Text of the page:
Emmy voters, I have but one question for you: what on earth do Seth Meyers and Late Night have to do to get your attention?
On Thursday morning, for the fourth year in a row, the TV Academy declined to give the NBC program its due, nominating Meyers and his team for only one award: outstanding writing for a variety series. Last year? Same deal. And those two awards are the only nods Late Night has received since it debuted in 2014. What gives?
This years crop of outstanding-variety-talk contenders is almost identical to 2017s: John Oliver, Stephen Colbert, Jimmy Kimmel, Trevor Noah, Samantha Bee, and James Corden. Noahs iteration of The Daily Show edged out Real Time with Bill Maher, but otherwise everyone else was a repeat from last year. All of these series create astounding work under immense pressure; thanks to the Trump-era news cycle, the job of pulling together a late-night show on a daily basis is perhaps more difficult than ever before.
So its hard to say that any one host should be booted from the line-up to make room for Meyers. Still, Late Nights absence from the nominee list feels wholly unjust. Of all the comedians currently putting America to bed with humor, Meyers has been one of the most consistently insightful and funny. Like any show, Late Night took a little time to find its footing following its debut four years ago—but soon enough, Meyers emerged as perhaps the one true successor to Jon Stewart at a time when such bold, insightful voices were scarce in the genre. By 2016s presidential election season, other contenders emerged as well, as Stephen Colbert and Trevor Noah also began to sharpen their teeth around national-convention season. Even then, though, Meyers remained among the most influential and insightful hosts—especially thanks to his in-depth “Closer Look” segments, which synthesize a head-spinning amount of information about current events into one digestible argument three nights a week.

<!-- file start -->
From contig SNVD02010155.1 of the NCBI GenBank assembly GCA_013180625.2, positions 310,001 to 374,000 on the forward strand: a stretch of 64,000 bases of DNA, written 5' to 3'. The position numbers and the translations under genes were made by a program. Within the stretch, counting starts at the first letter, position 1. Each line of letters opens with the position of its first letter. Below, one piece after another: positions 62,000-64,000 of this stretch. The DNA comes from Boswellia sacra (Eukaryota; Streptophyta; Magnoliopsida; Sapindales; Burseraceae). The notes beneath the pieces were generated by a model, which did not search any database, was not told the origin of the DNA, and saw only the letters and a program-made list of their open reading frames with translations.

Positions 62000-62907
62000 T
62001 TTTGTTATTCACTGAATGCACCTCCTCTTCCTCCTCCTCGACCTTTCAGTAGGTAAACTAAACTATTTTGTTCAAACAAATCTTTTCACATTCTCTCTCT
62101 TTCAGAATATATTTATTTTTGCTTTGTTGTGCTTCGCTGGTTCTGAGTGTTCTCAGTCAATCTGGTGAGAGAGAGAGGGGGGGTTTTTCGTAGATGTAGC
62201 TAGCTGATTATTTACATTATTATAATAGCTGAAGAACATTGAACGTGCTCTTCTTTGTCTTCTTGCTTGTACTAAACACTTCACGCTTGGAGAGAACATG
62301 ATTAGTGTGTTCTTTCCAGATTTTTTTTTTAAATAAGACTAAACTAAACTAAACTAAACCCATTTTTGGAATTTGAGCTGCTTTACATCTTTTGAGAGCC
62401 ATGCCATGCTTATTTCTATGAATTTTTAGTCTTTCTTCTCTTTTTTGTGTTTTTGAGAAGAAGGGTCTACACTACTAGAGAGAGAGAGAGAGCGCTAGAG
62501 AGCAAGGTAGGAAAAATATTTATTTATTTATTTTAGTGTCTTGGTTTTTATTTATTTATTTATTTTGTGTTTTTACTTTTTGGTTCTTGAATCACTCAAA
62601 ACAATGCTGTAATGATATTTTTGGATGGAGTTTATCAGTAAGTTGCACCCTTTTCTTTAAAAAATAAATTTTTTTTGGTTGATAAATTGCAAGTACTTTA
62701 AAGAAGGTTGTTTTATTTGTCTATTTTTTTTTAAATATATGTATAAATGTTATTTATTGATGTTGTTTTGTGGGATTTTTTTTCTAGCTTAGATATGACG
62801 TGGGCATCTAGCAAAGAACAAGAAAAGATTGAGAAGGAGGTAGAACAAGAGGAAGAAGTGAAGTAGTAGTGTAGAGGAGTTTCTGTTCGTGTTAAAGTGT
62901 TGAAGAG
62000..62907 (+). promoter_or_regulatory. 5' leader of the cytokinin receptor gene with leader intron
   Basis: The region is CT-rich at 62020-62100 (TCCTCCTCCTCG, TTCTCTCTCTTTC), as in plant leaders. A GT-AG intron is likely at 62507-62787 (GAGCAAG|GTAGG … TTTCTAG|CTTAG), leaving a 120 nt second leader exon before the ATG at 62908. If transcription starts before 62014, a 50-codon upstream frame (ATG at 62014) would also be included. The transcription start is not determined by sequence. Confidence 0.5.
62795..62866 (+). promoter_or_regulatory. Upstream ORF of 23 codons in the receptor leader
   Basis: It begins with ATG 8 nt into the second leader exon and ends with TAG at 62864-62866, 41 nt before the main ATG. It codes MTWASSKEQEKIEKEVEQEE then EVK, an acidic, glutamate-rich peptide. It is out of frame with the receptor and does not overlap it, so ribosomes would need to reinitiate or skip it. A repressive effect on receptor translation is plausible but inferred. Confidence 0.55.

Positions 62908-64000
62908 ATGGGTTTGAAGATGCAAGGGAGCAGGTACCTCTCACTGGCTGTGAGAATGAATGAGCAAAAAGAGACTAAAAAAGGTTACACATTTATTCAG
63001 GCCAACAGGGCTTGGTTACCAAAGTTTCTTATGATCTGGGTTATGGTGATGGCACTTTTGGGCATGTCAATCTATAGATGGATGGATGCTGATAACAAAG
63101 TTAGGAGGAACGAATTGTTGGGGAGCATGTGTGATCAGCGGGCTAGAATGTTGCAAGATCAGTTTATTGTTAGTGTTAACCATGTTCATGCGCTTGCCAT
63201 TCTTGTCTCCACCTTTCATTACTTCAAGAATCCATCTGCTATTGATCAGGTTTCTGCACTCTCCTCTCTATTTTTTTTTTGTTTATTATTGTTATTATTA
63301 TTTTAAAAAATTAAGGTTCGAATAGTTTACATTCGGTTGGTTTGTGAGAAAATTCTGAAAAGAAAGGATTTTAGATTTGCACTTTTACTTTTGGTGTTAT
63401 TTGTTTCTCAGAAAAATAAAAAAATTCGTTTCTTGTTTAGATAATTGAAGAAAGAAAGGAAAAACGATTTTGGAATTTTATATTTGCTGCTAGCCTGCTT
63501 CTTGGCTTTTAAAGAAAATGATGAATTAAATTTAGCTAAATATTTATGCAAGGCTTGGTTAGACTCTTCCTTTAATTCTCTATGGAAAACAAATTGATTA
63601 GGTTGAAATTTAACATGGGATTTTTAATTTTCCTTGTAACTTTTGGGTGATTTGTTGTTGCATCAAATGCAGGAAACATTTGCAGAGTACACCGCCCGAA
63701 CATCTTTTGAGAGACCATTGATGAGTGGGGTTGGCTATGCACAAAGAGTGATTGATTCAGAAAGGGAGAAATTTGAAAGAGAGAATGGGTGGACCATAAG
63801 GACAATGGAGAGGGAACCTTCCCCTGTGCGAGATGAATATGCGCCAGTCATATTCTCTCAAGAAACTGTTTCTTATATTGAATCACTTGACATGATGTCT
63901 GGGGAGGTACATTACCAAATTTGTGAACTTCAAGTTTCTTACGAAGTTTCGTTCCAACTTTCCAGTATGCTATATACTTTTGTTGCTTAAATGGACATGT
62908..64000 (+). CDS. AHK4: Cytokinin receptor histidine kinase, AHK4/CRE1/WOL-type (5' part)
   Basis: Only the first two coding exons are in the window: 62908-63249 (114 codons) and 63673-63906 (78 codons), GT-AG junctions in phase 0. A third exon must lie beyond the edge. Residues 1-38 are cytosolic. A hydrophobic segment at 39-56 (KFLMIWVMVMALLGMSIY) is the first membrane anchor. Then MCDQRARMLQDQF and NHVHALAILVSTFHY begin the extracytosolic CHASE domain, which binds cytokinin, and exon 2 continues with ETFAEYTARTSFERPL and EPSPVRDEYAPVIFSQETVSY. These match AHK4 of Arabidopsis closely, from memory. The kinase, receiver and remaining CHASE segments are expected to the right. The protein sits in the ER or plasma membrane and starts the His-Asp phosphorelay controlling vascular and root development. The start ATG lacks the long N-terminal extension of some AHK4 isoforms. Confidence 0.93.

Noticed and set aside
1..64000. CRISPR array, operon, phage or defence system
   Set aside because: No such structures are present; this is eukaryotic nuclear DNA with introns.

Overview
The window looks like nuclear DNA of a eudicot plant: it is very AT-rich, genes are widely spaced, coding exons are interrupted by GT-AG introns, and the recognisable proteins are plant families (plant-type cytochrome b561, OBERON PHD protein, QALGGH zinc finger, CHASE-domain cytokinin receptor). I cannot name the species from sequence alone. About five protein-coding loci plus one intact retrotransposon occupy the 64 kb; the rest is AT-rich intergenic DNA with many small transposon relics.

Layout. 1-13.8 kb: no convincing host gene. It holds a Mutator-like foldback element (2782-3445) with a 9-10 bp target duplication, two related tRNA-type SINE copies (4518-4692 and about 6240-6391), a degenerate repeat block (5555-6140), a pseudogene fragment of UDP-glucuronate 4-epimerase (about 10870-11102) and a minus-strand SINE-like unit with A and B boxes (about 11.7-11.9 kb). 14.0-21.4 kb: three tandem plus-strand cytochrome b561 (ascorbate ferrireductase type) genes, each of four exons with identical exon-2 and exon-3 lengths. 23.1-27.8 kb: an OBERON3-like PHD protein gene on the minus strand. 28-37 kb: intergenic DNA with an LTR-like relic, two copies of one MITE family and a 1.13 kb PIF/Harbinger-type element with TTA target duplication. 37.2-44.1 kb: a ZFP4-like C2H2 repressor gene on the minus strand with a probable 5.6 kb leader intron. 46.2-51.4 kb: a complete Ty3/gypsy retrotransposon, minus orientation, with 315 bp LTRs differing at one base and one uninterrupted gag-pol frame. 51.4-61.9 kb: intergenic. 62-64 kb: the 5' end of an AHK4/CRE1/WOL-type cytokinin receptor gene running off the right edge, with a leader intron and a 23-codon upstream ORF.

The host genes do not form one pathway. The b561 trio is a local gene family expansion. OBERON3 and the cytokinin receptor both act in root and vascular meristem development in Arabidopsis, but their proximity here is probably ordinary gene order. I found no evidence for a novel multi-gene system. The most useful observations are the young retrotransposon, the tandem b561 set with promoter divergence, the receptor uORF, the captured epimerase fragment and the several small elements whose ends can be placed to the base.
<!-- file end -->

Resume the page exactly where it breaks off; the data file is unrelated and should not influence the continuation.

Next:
Beyond that, though, theres Meyerss ethos as a host: he has been one of late-nights most consistently vocal male comedians in the wake of the #MeToo movement, and has made a frequent practice of handing over the microphone to his female writers when their voices would be more appropriate than his—paving the way for recurring segments including “Amber Says What” and “Jokes Seth Cant Tell.” He has also been a vocal supporter of former Late Night writer Michelle Wolf, both in the wake of her controversial White House Correspondents Dinner and during the launch of her own Netflix show, The Break with Michelle Wolf—on which he recently guest starred. At a time when women remain shamefully unrepresented in late-nights broadcast slate, that commitment is worthy of recognition.
In a race as crowded as late-night, its inevitable that talented people and excellent programs will be overlooked. But Meyerss continual omission from the outstanding-variety-talk category feels like a major oversight. Meyers has proven hes a deft comedian, capable of balancing the gravity of our times with the levity needed to sooth his audiences nerves. In split second, he can pivot from serious to silly. And hes a sharp interviewer to boot. So, once more, I ask: what, exactly, is it going to take for him to get his due?
Get Vanity Fairs HWD NewsletterSign up for essential industry and award news from Hollywood.Laura BradleyLaura Bradley is a Hollywood writer for VanityFair.com.